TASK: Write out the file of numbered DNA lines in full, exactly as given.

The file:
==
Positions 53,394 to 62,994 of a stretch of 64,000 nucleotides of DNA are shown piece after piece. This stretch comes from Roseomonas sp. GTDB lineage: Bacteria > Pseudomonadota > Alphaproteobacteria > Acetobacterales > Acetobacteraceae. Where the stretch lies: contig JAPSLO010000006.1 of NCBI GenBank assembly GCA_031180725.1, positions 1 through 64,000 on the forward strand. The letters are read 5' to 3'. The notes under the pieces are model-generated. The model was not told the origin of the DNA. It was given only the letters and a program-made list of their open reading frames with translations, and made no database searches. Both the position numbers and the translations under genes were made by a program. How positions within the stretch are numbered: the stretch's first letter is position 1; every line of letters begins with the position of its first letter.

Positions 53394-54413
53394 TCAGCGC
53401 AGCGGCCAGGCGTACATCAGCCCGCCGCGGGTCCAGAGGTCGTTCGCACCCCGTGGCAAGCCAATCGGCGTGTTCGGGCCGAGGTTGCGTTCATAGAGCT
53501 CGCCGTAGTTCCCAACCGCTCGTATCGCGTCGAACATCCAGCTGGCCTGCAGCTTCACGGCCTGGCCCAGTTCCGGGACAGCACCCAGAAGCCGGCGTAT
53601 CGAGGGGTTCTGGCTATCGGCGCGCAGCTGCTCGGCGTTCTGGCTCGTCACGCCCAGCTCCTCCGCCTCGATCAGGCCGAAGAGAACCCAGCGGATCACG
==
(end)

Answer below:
Positions 53,394 to 62,994 of a stretch of 64,000 nucleotides of DNA are shown piece after piece. This stretch comes from Roseomonas sp. GTDB lineage: Bacteria > Pseudomonadota > Alphaproteobacteria > Acetobacterales > Acetobacteraceae. Where the stretch lies: contig JAPSLO010000006.1 of NCBI GenBank assembly GCA_031180725.1, positions 1 through 64,000 on the forward strand. The letters are read 5' to 3'. The notes under the pieces are model-generated. The model was not told the origin of the DNA. It was given only the letters and a program-made list of their open reading frames with translations, and made no database searches. Both the position numbers and the translations under genes were made by a program. How positions within the stretch are numbered: the stretch's first letter is position 1; every line of letters begins with the position of its first letter.

Positions 53394-54413
53394 TCAGCGC
53401 AGCGGCCAGGCGTACATCAGCCCGCCGCGGGTCCAGAGGTCGTTCGCACCCCGTGGCAAGCCAATCGGCGTGTTCGGGCCGAGGTTGCGTTCATAGAGCT
53501 CGCCGTAGTTCCCAACCGCTCGTATCGCGTCGAACATCCAGCTGGCCTGCAGCTTCACGGCCTGGCCCAGTTCCGGGACAGCACCCAGAAGCCGGCGTAT
53601 CGAGGGGTTCTGGCTATCGGCGCGCAGCTGCTCGGCGTTCTGGCTCGTCACGCCCAGCTCCTCCGCCTCGATCAGGCCGAAGAGAACCCAGCGGATCACG